Clan Macleod are a chiefly Scottish family.
According to Plean and Squire it is generally held that Leod was the younger son of Olaf the Black, who was one of the last Norse kings of Man and the Northern Isles. Leod's direct royal origin is now doubted and he may have been a foster son.<ref>George Way of Plean and Romilly Squire, Scottish Clan and Family Encyclopedia, 242</ref>
According to Dorward the family Patronymic is from an Old Norse nickname 'Ljotr' meaning ugly.<ref>Plean, Squire, Encyclopedia, 226</ref>
Leod is said to have gained lands in Lewis, Harris and Skye.<ref>Plean, Squire, Encyclopedia, 242</ref> A marriage to the daughter of the Norse seneschal or steward of Skye took the family to Dunvegan, where the castle is today still the home of the chiefs. <ref>Plean, Squire, Encyclopedia, 242</ref> Following the Battle of Largs in 1263 the Norwegian kings were forced to give up their claim to the Western Isles. This left Leod with almost half of the Hebrides.<ref>Plean, Squire, Encyclopedia, 242</ref> Leod, according to tradition, died around 1280 and was buried on the holy island of Iona, where six successive chiefs of the clan found a last resting-place after him.<ref>Nicolson, Alexander; Maclean, Alasdair (1994). History of Skye: a record of the families, the social conditions and the literature of the island. Maclean Press. 16</ref>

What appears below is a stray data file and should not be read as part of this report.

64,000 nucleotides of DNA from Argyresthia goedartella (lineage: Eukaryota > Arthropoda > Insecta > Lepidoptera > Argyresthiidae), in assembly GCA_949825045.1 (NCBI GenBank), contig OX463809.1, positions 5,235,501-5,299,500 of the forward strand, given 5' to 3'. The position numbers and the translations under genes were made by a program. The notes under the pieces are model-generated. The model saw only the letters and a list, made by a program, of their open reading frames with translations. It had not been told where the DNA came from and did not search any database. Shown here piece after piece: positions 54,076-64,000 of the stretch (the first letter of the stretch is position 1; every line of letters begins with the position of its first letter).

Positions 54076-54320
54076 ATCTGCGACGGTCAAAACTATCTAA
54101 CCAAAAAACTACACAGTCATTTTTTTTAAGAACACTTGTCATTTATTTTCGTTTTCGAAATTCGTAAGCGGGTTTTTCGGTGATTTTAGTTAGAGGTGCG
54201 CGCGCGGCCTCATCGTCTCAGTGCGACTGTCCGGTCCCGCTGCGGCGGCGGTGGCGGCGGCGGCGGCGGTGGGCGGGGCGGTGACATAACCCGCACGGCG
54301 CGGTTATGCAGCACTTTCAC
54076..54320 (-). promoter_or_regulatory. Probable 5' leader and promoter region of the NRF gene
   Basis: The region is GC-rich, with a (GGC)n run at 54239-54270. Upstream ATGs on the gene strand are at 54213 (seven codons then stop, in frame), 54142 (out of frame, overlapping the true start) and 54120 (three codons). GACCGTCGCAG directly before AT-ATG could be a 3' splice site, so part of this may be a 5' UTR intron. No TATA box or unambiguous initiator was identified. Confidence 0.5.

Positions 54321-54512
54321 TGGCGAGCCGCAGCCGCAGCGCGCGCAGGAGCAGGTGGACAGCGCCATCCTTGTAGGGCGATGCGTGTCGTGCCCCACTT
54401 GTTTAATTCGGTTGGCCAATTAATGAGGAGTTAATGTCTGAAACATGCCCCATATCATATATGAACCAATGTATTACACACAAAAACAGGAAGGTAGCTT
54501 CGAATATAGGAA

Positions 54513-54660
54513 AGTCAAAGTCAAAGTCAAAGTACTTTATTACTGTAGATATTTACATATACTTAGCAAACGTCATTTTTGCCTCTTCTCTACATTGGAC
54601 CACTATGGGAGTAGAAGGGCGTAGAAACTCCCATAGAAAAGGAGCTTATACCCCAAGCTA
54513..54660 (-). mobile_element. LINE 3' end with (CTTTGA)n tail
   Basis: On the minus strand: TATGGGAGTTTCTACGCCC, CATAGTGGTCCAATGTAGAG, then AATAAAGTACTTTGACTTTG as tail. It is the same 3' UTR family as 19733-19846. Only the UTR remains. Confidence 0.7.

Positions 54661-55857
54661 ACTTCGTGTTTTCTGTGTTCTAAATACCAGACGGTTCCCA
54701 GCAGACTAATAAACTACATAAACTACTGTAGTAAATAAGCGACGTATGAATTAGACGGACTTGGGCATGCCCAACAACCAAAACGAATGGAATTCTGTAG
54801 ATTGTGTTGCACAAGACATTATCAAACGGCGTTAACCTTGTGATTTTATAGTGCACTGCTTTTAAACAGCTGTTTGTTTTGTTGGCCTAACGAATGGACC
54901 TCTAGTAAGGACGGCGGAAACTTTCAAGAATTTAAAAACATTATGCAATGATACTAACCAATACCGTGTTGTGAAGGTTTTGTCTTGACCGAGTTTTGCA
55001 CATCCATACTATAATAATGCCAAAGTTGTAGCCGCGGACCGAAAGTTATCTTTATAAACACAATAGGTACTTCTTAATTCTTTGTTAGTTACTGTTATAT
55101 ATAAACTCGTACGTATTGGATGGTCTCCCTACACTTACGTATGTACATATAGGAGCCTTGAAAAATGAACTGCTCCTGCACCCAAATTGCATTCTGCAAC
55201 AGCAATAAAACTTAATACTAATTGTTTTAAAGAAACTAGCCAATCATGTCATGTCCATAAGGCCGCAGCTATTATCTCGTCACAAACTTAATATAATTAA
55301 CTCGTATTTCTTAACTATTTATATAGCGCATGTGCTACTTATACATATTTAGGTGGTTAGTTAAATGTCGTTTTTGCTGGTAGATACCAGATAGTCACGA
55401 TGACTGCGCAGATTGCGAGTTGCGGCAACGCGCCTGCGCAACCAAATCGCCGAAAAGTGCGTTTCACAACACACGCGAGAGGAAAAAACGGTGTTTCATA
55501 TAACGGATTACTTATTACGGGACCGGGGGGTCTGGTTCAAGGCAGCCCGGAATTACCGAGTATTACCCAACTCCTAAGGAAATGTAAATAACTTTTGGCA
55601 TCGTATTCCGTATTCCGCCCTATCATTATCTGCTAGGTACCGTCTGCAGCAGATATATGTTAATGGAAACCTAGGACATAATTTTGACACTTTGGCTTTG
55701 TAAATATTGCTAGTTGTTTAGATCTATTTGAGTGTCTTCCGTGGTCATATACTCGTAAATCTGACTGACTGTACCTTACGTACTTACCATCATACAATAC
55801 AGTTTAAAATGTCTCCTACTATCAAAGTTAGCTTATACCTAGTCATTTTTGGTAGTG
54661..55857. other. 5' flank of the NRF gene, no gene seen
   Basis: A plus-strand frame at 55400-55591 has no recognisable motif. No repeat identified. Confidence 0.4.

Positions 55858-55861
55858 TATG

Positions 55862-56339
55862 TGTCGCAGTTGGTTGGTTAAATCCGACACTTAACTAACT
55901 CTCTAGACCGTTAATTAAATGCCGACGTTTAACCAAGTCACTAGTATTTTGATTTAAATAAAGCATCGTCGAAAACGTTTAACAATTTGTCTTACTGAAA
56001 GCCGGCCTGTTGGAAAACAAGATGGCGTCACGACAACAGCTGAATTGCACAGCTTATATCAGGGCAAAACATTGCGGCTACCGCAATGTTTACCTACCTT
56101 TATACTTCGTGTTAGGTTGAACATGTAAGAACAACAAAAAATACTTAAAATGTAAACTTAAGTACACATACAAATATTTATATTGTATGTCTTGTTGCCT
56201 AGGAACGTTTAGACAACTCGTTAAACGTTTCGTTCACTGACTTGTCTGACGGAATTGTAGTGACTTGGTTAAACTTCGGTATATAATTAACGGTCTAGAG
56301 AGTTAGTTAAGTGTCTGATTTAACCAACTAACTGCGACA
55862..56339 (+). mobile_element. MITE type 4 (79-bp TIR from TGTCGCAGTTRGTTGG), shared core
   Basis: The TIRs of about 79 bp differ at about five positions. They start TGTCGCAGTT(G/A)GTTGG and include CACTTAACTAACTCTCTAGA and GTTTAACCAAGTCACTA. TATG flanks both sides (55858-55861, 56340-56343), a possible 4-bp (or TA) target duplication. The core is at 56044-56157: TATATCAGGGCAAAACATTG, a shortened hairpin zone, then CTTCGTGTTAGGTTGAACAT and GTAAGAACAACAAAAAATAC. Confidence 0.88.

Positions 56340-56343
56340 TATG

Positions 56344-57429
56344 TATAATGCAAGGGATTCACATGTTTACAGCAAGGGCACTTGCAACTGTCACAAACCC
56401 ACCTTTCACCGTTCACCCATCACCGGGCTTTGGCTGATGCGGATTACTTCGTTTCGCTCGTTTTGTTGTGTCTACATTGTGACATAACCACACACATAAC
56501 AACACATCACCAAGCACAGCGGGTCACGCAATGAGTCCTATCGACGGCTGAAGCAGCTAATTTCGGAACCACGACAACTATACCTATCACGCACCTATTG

The clan had two main branches. These were the Macleods of Lewis and the Macleods of Skye. <ref>Plean, Squire, Encyclopedia, 242</ref>A branch of the family gained lands in Assynt and Strathpeffer, building Castle Leod, which later became property of the MacKenzies.<ref>Dorward, Surnames, 227</ref>
The clan were suspicious of central authority, although it is known that the son of Tormond, who had established the seat at Dunvegan, supported Robert the Bruce in the Wars of Independence.<ref>Plean, Squire, Encyclopedia, 242</ref> Historians have noted that virtually no royal charters were granted to confirm the chiefs in their lands.<ref>Plean, Squire, Encyclopedia, 242</ref> It is thought likely they were more concerned with the power of their neighbours, the MacDonalds.
They followed the Lord of the Isles into the Battle of Harlaw in 1411 by survived the destruction of the Lordship by James IV. However the Macleods were forced to accept a royal charter which deprived them of some lands.<ref>Plean, Squire, Encyclopedia, 241</ref>
The survival of Macleod power throughout the reign of James V has been attributed to the eighth chief, Alasdair Crotach 'Hump-backed'.<ref>Plean, Squire, Encyclopedia, 241</ref>
Sixteenth and Seventeenth Centuries
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